No, it is very rare that you will have to go to court. Instead, all debtors are required to attend a hearing called the “341 meeting of the creditors.” This hearing usually takes place about a month after the case is filed. At this hearing the debtor is put under oath and questioned about his or her debts and assets by the hearing officer or trustee.  It is very short and usually informal.

What Happens To The Property That The Debtor Turns Over To The Trustee?

It is usually converted to cash, which is used to pay the fees and expenses of the trustee and to pay the claims of unsecured creditors.  If you have priority creditors, like taxes and child support, all of the funds will go to satisfy them first!

What Happens To My "Secured" Debts When I File A Chapter 7 Case?

The filing of a Chapter 7 really does not involve secured debts to a certain extent, unless you are choosing to surrender the property in which case the creditor will get to sell the asset and file an unsecured claim for any deficiency.  If you are filing a Chapter 7 and are not current with your car and/or house payments, the bankruptcy will “NOT” help you get caught up..you would have to ensure that you could quickly get caught up or work something out with the creditors on your own; otherwise, they will be permitted to foreclose or repossess the collateral.  If you are current on the debt than usually there is nothing to worry about, you simply continue to pay timely and you can even reaffirm the debt.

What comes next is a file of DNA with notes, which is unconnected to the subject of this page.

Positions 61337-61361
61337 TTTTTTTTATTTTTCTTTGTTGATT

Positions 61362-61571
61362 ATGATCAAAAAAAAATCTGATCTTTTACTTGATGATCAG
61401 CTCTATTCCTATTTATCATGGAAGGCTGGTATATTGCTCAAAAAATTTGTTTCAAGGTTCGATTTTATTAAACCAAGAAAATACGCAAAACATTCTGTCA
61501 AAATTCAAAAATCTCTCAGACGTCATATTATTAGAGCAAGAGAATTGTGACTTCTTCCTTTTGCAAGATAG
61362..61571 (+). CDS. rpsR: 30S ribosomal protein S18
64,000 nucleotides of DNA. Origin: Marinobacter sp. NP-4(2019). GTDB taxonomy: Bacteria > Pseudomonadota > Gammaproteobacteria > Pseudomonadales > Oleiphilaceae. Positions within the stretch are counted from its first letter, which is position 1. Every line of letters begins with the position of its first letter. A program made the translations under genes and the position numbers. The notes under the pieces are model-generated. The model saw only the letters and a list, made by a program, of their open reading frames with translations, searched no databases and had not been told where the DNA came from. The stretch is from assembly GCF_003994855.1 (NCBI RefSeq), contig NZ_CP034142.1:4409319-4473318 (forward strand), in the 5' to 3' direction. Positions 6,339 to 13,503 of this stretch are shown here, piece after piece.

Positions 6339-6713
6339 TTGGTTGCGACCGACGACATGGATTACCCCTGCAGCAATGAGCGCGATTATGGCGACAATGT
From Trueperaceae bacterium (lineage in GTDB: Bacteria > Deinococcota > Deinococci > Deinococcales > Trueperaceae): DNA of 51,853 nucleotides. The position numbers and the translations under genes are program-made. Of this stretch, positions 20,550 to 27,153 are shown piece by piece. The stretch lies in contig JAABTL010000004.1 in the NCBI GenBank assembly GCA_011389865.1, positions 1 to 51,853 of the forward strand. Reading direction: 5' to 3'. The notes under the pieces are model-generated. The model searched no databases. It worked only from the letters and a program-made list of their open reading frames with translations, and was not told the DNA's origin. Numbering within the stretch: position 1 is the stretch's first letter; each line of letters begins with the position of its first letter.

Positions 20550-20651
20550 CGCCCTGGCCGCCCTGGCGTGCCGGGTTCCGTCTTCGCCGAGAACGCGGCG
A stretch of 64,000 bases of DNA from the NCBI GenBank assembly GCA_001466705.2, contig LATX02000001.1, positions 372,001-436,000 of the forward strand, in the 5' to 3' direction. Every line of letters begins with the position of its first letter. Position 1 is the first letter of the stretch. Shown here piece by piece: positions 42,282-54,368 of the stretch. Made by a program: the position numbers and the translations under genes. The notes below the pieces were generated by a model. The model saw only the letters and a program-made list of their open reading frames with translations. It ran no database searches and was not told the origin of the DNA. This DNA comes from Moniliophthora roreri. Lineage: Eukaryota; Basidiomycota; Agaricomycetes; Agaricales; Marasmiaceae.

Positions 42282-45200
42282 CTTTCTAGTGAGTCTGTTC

How Long Does It Take To Get My Discharge?